Unmeasured and Unknown Confounders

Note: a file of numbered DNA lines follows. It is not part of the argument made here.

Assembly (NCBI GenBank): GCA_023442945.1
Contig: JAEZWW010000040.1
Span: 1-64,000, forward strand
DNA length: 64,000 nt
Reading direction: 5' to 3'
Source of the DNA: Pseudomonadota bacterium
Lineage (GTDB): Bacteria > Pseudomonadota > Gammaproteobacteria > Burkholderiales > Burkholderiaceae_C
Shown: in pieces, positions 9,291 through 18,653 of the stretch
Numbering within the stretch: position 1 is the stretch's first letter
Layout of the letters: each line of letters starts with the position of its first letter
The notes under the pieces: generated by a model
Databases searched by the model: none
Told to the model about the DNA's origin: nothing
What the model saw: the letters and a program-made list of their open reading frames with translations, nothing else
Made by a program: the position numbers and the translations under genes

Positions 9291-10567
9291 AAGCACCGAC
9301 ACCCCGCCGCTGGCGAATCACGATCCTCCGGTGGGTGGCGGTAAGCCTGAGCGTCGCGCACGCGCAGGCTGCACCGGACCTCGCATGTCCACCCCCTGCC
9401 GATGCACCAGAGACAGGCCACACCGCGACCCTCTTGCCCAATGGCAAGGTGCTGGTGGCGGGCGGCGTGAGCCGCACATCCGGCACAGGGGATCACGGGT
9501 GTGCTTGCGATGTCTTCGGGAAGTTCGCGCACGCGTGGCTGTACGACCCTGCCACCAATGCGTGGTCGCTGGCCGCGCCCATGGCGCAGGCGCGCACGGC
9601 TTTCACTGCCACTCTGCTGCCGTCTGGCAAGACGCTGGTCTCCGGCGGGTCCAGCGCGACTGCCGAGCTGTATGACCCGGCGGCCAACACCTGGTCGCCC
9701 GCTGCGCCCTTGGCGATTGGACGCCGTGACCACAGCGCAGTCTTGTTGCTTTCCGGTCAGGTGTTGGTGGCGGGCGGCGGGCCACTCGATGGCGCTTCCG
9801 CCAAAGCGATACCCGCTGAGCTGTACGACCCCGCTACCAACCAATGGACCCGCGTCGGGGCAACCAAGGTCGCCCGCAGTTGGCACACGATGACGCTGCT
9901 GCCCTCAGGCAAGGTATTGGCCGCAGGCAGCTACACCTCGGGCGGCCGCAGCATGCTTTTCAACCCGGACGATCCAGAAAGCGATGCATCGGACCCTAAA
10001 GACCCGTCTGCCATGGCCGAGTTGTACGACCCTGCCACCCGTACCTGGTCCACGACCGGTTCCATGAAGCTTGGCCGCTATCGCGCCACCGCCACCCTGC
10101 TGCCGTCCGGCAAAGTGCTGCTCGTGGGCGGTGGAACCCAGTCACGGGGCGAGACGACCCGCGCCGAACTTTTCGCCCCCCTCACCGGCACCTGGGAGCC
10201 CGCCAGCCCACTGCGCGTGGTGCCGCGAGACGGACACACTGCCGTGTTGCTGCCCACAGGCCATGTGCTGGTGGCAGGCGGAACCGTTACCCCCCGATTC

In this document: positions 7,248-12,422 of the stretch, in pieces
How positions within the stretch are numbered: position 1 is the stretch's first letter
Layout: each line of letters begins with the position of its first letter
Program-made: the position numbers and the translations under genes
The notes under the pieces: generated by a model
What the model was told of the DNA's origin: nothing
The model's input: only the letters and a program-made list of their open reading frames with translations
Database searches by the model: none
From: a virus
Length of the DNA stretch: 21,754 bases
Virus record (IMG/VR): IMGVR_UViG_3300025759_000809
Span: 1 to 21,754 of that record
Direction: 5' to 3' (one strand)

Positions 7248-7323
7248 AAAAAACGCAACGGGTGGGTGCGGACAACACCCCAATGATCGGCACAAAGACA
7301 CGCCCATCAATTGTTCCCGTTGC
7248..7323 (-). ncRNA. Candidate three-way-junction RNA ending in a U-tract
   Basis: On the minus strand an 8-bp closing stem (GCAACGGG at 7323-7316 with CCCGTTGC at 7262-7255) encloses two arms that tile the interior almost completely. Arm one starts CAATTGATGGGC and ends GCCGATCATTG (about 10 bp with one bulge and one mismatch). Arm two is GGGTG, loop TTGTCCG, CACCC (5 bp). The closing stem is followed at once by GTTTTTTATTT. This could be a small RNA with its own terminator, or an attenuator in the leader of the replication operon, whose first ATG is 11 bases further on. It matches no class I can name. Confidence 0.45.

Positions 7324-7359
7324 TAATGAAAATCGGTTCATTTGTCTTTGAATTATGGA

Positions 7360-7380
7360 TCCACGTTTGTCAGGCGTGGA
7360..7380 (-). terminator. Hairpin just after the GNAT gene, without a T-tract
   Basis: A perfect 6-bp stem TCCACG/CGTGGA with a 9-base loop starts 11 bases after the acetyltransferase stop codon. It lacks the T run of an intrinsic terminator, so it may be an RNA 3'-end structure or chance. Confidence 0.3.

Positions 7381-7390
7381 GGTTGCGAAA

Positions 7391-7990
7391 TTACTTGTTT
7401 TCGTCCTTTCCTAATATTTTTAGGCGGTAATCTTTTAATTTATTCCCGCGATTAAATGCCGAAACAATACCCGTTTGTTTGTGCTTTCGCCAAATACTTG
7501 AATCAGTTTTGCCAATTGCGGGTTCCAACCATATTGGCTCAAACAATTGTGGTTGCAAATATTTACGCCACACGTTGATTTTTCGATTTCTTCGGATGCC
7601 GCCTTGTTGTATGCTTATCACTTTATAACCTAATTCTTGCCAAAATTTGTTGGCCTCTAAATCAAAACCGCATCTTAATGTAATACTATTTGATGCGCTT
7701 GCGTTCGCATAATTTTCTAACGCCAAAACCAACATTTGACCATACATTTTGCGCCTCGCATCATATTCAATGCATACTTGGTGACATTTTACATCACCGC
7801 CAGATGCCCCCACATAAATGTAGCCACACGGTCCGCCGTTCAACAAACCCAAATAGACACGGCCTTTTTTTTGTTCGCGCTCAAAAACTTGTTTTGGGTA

Confounding occurs when the effect of the exposure of interest mixes with the effects of other variables that are causes of the exposure or that share common causal ancestors with the exposure (Kleinbaum et al.,1982). Understanding and adjusting for confounding in epidemiologic research is central to addressing whether an observed association is indeed causal. It is imperative to control confounding because it can make an association appear greater or smaller than it truly is, and can even reverse the apparent direction of an association. Confounding can also make a null effect (i.e., no causal relation between the exposure and the disease) appear either causal or preventive. For a covariate variable to induce confounding, there must be a relation between both the exposure and the covariate in the source population and between the covariate and the disease (among those unexposed). In addition, the covariate must not be affected by the exposure. In nonrandomized epidemiologic studies, confounding can be controlled by design or in the analysis, but only for known and measured confounders.